Shellcraft, an activity producing ornamental and decorative products from seashells, is an increasingly important means of income generation for coastal communities throughout the Indo-Pacific region and further expansion of this activity is anticipated. With this growth, there is concern that an influx of new entrants to shellcraft foreshadows challenges in maintaining local and/or regional reputations for quality and craftsmanship. Understanding how an individual’s experience in shellcraft influences product variability is critical for anticipating impacts.
For this Project, individuals (from Lavongai, Papua New Guinea) with varying experience in shellcraft were commissioned to produce a product (called mis) that consists of a strand of shell beads. The SRS student, Inali Lutschini, was part of a research team examining these strands to evaluate intra- and inter-individual variability in shellcraft production.
Primary supervisor: Prof. Paul Southgate
Prof. Southgate leads the Tropical Aquaculture research team at USC. Paul’s research focuses on development of sustainable tropical aquaculture industries within the Asia-Pacific region, with emphasis on marine invertebrates (including pearl oysters and other molluscs). Paul has co-edited and co-authored the best-selling undergraduate textbook for Aquaculture (Lucas & Southgate, ‘Aquaculture: Farming Aquatic Animals and Plants’) and the first monograph on the biology and culture of pearl oysters (Southgate & Lucas, ‘The Pearl Oyster’).
Secondary supervisor: Dr Thane Militz
Dr Militz is a postdoctoral scientist within the Tropical Aquaculture research team at USC. Thane’s research focuses on development of farming protocols appropriate for supporting aquaculture production in rural coastal areas of the Pacific and he contributes to several projects in this field.
HDR student mentor: Ms Nittya Simard
Ms Simard is a PhD Candidate and has a Bachelor of Science (Honours). Nittya’s research is focused on social, ecological, and economic dimensions of shellcraft-based livelihoods in the Pacific and she contributes to several projects in this field.
Please contact Dr Thane Militz via email (email@example.com) with any questions.
Students will be asked to assist on this project in several ways, with tasks such as:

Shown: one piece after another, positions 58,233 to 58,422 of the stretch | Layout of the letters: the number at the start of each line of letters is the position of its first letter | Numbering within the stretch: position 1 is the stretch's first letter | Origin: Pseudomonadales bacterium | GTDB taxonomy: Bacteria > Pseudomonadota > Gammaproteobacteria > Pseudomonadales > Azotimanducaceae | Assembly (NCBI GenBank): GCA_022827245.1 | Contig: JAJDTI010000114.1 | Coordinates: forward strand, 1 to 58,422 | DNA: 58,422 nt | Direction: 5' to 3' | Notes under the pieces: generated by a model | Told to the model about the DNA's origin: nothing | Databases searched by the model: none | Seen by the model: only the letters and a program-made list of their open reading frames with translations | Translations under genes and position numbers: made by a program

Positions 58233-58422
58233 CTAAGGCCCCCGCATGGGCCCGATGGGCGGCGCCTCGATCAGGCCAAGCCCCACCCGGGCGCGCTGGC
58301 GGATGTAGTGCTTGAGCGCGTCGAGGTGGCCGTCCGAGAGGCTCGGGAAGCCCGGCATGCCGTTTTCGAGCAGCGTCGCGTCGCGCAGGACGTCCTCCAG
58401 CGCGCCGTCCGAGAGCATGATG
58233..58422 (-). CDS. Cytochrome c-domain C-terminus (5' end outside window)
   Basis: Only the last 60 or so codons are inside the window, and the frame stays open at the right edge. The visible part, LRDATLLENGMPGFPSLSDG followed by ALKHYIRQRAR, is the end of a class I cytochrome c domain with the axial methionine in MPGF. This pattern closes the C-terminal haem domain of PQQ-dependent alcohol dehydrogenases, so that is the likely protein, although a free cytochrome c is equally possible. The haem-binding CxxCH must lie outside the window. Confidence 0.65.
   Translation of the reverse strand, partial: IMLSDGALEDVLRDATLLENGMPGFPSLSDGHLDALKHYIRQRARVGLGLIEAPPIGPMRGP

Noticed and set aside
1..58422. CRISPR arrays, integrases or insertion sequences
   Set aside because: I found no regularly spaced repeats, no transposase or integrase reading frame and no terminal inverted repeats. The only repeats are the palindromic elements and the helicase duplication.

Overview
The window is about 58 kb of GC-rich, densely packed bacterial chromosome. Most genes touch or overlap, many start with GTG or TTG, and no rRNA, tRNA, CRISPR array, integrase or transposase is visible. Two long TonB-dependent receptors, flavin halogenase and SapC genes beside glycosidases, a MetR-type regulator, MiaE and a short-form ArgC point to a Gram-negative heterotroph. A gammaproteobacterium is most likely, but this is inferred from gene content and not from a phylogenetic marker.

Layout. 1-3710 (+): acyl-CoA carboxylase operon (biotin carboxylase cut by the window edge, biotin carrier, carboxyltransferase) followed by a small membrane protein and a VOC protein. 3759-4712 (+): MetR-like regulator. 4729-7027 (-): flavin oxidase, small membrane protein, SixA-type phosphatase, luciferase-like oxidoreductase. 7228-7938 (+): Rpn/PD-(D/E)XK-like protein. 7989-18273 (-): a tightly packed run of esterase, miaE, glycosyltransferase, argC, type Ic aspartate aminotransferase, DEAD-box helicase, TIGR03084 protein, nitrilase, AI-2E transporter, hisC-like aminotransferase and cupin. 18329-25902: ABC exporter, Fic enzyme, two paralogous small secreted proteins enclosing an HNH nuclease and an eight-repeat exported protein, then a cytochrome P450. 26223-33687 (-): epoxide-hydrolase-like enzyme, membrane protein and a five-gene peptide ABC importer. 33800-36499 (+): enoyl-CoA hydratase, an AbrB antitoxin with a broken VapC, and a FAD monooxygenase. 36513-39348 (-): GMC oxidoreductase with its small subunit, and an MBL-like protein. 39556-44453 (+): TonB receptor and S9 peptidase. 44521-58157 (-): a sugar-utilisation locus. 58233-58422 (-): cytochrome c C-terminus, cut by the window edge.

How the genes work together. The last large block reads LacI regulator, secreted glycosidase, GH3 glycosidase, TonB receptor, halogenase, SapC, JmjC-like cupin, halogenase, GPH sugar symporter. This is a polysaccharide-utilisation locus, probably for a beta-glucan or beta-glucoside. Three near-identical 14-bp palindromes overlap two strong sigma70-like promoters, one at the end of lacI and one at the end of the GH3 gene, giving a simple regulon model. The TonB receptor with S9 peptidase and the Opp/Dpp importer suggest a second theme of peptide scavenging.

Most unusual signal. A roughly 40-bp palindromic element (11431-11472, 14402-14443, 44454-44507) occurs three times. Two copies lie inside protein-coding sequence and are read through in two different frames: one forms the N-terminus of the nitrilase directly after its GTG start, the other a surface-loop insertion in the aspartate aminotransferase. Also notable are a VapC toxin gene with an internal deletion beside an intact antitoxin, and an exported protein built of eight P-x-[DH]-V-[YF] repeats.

- Review of relevant literature
- Photography of shellcraft products
- Cataloguing shellcraft products
- Collection of primary data from shellcraft products
- Data management
Deliverables will include
- Contribution to data collection
- Contribution to a draft manuscript
- A final presentation of the work undertaken
This project would suit a student with background understanding of, and/or an interest in shellcraft, anthropology, conchology, collection management.
In addition to the general ACPIR SRS eligibility criteria, undergraduate students would preferably be in or entering the second half of their degree in a relevant field (e.g. marine science / coastal ecology) and have a GPA of 6. Students enrolled in a relevant Honours program are also welcome to apply.
- Experience handling and cataloguing objects in a museum/library/archive
The student will be interacting with an experienced group of collaborators and external stakeholders, and therefore collegiality, integrity, teamwork and reliability are important attributes for this project. In return, the student will have an opportunity to develop their networks and learn from a range of experienced professionals. The student will be expected to work as part of a team and independently. As the project will use systematic processes, the student should also be able to pay attention to detail, be a critical thinker and show initiative.
Applicants are required to submit a resume and a brief statement outlining their interest in the project and how this fits with their career/research aspirations. Please note that applicants may be invited to take part in an interview as part of the selection process.